Dressed refers to the fact the lumber has gone through a planer, and has been rendered smooth to the touch.

Other than made-to-measure and solid B.C. fir options, old lumber can serve as the perfect mantel. Beams from one of the seaway locks, old industrial pillars from the cotton mills, or the posts used in the 1870 last community hanging of bad boy Alfonse “le méchant” Papineau, all carry yesteryear’s charm, and make for great storytelling.

Otherwise, the fun thing about using old lumber is that you become the story teller, which is considered fair game in the home décor biz.

Concerns regarding old lumber? Look for any embedded nails or bolts before cutting. And, the paint on these older beams likely contains lead. So, sanding will require using extreme precautions.

Good building.

As published by the Standard-Freeholder
Handyman's Hints Standard-Freeholder Cornwall Ontario by Chris Emard

What’s the mantel?

Today we’re going to be deciding on how to build our mantel.

Essentially, a shelf becomes a mantel when it’s placed over a fireplace.

When a mantel is supported by two column-like moldings placed on either side of the fireplace, this three-piece unit adopts the more elegant designation of “mantel surround.”

In an effort to simplify things, avoid formality, or guide the style of one’s home towards that of open space contemporary, mantels, as opposed to mantel surrounds, are becoming the decorator’s choice for accessorizing the wall space occupied by a fireplace.

So, with your lonely mantel now expected to bear a large portion of the decorating weight, becoming one of the key components to this accent wall, ranking second only to the fireplace itself, your mantel will need to provide impact.

For this to happen, the mantel is going to require two elements: size and character.

Size can be achieved either by building the mantel to the desired dimensions, by special ordering a solid piece of lumber, or by revitalizing an old barn beam into service. Building a mantel is easy, or like they say, only requires money.

Basically, any mantel found on Houzz or in a decorator’s magazine, can most likely be duplicated by your local building supply dealer’s bath and kitchen cabinet division, or by a local carpenter familiar with this type of finishing artistry.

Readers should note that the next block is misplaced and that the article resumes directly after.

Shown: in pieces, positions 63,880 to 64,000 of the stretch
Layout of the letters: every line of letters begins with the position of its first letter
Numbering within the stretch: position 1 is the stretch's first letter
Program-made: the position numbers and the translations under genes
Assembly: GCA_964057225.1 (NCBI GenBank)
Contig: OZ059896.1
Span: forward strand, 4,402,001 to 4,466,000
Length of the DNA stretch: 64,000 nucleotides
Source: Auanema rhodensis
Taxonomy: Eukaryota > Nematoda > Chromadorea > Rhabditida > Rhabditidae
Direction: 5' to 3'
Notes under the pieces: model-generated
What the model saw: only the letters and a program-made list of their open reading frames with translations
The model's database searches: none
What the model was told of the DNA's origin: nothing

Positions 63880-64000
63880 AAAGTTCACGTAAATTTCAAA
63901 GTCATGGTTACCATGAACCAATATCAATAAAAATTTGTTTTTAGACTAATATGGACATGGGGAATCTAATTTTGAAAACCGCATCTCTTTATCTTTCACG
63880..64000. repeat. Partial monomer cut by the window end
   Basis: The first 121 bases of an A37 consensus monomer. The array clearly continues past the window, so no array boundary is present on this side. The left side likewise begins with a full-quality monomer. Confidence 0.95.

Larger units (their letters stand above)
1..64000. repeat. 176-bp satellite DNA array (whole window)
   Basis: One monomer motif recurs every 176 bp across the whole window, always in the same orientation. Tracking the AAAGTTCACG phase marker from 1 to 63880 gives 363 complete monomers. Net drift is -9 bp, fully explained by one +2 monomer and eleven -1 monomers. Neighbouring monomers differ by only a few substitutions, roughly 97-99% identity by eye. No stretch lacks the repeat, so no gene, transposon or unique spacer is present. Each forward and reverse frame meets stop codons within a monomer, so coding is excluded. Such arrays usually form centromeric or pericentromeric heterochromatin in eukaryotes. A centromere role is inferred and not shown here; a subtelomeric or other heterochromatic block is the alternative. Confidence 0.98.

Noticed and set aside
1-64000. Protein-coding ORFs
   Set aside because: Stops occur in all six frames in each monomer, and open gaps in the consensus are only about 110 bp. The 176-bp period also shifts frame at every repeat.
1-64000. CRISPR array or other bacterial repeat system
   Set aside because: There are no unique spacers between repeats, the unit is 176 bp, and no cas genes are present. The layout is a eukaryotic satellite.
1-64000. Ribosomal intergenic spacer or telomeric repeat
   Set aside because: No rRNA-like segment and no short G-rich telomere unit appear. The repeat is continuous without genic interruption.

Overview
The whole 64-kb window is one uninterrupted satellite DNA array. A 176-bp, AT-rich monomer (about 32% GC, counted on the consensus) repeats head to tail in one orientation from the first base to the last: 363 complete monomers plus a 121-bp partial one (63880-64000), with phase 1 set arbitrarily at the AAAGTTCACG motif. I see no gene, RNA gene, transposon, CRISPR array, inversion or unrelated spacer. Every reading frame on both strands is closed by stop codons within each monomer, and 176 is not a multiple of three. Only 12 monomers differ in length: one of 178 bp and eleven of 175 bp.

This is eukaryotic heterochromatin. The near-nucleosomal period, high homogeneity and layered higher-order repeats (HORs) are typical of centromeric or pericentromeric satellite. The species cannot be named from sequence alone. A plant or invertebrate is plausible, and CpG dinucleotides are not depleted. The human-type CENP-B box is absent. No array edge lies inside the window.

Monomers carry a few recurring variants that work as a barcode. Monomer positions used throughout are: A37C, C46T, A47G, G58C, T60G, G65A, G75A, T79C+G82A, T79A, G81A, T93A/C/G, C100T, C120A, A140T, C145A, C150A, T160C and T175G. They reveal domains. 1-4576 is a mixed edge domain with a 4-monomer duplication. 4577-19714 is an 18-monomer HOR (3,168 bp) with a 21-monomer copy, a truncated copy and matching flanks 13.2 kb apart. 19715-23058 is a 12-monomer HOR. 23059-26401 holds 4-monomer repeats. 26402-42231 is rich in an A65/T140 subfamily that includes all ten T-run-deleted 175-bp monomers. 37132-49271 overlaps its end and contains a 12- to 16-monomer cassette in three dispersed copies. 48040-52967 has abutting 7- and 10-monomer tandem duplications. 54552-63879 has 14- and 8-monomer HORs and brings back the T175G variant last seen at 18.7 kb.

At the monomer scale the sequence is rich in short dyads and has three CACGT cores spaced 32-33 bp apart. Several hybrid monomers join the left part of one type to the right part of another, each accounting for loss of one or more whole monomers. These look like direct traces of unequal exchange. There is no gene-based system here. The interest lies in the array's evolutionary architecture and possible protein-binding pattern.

Custom-made mantels are beautiful, but they usually don’t have any extended value, and carry even less of a story. Unless of course the mantel was made by some aging artisan who recently passed away, which like a piece of art, could elevate the mantel’s value.

Or, ‘legendary story’ value could result if the cabinet maker should have suffered a gruesome beheading after he slipped while trimming the mantel with his radial arm saw. In such a case, the customer would certainly benefit from the added value of their mantel having a history, and a warm, gather-around-the-fireplace type of story to recount to the little tykes on Christmas Eve.

Otherwise, a custom mantel is a rather nondescript piece of work.

So, with aging cabinet makers on their deathbed not so easily found in the yellow pages, if your mantel is to impress, then the option of solid wood might be the next best choice.

Because B.C. fir is readily available in practically any length or dimension of lumber, the fir specie is an excellent choice for a mantel. Besides the freedom to order a mantel in the desired girth, choosing B.C. fir also allows the homeowner to match the colour and grain pattern of their mantel to that of any other wood beams and pillars in the home, enabling the decorator to establish a real continuity of style and texture.

B.C. fir can be ordered with either a rough-sawn or dressed finish.

A rough-sawn look is the resulting finish of the original log being pushed through the band saw at the mill, and offers the customer a straight, but “furry” type of texture that includes splintering and saw blade marks. Rough-sawn finishes fit right into a rustic type of décor, or serve well to contrast in a contemporary setting.

Dressed refers to the fact the lumber has gone through a planer, and has been rendered smooth to the touch.

Other than made-to-measure and solid B.C. fir options, old lumber can serve as the perfect mantel. Beams from one of the seaway locks, old industrial pillars from the cotton mills, or the posts used in the 1870 last community hanging of bad boy Alfonse “le méchant” Papineau, all carry yesteryear’s charm, and make for great storytelling.

Otherwise, the fun thing about using old lumber is that you become the story teller, which is considered fair game in the home décor biz.